Using Logical Functions
You can
use logical functions to help you test whether conditions are true or
false or make comparisons between expressions. The logical functions in
Excel include: AND, FALSE, IF, IFERROR, NOT, OR, and TRUE. The structure
of the IF function is IF(logical_test, value_if_false, value_if_false).
For example, IF(E6<31,F6,””). If E6 is less than 31, then display
the contents of F6; if not, then display nothing. You can also nest
logical functions within a logical function. For example,
IF(AND(E7>=61, E7<=90),F7,””). If E7 is greater than or equal to
61 and less than or equal to 61, then display the contents of F7; if
not, then display nothing.
Use Logical Functions
 Click the cell where you want to place the function.
 Type = (equal sign), type a text function, specify the argument for the selected function, and then press Enter.
Some syntax examples include:
 =IF(logical_test, value_if_false, value_if_false)
Some examples include:
=IF(E6<31,F6,””) =IF(AND(E7>=61, E7<=90),F7,””) =IF(NOT(A2<=15),“Goal”,“Not Goal”)
Or click the Formulas tab, click the Logical button, click a function, specify the function arguments, and then click OK.
Function  Description 

AND  Returns TRUE if all of its arguments are TRUE  FALSE  Returns the logical value FALSE  IF  Specifies a logical test to perform  IFERROR  Returns a value you specify if a formula evaluates to an error, otherwise returns the result of the formula  NOT  Reverses the logic of its argument  OR  Returns TRUE if any argument is TRUE  TRUE  Returns the logical value TRUE 
Using Financial Functions
You can
use financial functions to help you work with formulas related to
business, accounting, and investment. You can use formulas for
depreciation, such as SLN (StraightLine Depreciation) and SYD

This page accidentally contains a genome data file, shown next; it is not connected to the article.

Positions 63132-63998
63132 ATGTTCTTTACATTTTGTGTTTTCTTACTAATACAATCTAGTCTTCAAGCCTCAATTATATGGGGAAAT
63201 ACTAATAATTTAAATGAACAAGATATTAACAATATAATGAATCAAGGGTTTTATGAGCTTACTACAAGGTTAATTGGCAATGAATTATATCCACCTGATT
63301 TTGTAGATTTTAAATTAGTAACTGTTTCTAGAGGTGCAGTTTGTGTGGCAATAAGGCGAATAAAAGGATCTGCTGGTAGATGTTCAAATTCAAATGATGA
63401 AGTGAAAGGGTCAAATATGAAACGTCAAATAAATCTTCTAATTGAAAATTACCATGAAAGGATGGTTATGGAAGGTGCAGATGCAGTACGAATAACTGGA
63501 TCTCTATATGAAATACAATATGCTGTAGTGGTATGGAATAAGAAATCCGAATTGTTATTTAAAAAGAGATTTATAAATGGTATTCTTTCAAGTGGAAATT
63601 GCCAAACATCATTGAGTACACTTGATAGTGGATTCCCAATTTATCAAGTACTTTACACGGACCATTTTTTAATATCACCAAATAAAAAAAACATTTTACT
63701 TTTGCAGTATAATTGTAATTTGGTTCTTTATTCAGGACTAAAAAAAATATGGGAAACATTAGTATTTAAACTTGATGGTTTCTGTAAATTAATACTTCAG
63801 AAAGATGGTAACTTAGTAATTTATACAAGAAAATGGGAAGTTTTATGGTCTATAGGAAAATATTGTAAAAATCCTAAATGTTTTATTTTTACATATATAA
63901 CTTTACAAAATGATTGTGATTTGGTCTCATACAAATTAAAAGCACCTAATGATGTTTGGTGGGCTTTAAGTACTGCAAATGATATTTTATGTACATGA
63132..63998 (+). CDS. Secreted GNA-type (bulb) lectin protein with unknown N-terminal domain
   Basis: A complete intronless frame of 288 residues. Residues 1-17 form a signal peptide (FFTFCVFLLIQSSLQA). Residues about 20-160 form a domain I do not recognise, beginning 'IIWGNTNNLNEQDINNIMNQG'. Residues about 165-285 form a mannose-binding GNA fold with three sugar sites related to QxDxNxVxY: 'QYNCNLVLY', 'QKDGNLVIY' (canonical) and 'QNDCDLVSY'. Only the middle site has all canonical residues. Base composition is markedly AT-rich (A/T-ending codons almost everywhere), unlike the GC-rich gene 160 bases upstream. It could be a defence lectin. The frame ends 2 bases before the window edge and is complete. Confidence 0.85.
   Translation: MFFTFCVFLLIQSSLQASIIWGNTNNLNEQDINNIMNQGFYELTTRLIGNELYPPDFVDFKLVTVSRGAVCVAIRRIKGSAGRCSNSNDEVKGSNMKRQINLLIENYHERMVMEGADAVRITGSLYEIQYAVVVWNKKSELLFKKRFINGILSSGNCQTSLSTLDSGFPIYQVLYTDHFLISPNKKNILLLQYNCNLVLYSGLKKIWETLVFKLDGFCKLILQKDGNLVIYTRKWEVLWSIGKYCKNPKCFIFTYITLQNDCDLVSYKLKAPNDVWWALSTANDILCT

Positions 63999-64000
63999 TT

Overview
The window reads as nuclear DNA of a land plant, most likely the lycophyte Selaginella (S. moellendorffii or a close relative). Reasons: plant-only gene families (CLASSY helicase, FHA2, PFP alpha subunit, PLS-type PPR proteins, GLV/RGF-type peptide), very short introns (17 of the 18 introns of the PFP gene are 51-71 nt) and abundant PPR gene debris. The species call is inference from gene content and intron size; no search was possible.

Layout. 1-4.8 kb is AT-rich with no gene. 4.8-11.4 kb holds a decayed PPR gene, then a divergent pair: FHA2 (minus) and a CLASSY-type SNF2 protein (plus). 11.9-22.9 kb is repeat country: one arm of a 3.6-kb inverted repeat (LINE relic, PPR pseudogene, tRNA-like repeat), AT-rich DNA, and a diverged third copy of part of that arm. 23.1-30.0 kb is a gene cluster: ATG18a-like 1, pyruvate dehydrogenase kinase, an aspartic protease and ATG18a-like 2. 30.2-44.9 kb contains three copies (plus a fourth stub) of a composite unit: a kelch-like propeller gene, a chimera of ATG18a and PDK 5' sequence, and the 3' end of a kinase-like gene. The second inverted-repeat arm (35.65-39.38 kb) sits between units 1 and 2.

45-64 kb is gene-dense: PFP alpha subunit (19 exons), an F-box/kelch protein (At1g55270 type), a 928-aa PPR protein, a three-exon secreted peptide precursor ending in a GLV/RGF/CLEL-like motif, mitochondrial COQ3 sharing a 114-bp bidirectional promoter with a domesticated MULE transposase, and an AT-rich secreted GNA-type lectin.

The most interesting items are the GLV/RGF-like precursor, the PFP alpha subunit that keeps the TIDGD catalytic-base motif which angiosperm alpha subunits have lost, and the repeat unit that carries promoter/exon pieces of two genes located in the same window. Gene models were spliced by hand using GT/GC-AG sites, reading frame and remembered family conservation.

(SumofYears’ Digits), or formulas for interest and investments, such
as FV (Future Value of an investment), EFFECT (Effective annual interest
rate) or IPMT (Interest Payment for an investment or loan). Many of the
investment functions use the following arguments: rate, nominal_rate,
per, nper, pv, fv, pmt, and type. Rate is the interest rate per period;
Nominal_rate is the nominal interest rate; Per is the period for which
you want to find the interest (between 1 and nper); Nper is the total
number of payments periods; Pv is the present value; Fv is the future
value; Pmt is the payment made each period; and Type is the number 0 or 1
to indicate when payments are due (0 at the end of the period or 1 at
the beginning of the period). Many of the depreciation functions use the
following arguments: cost, salvage, and life. Cost is the initial cost
of the asset; Salvage is the value at the end of the depreciation; Life
is the number of periods the asset is depreciated.
Use Financial Functions
 Click the cell where you want to place the function.
 Type = (equal sign), type a text function, specify the argument for the selected function, and then press Enter.
Some syntax examples include:
 =FV(rate, nper, pmt, pv, type)
 =EFFECT(nominal_rate, npery)
 =IPMT(rate, per, nper, pv, fv, type)
 =SLN(cost, salvage, life)
 =SYD(cost, salvage, life, per)
Or click the Formulas tab, click the Financial button, click a function, specify the function arguments, and then click OK.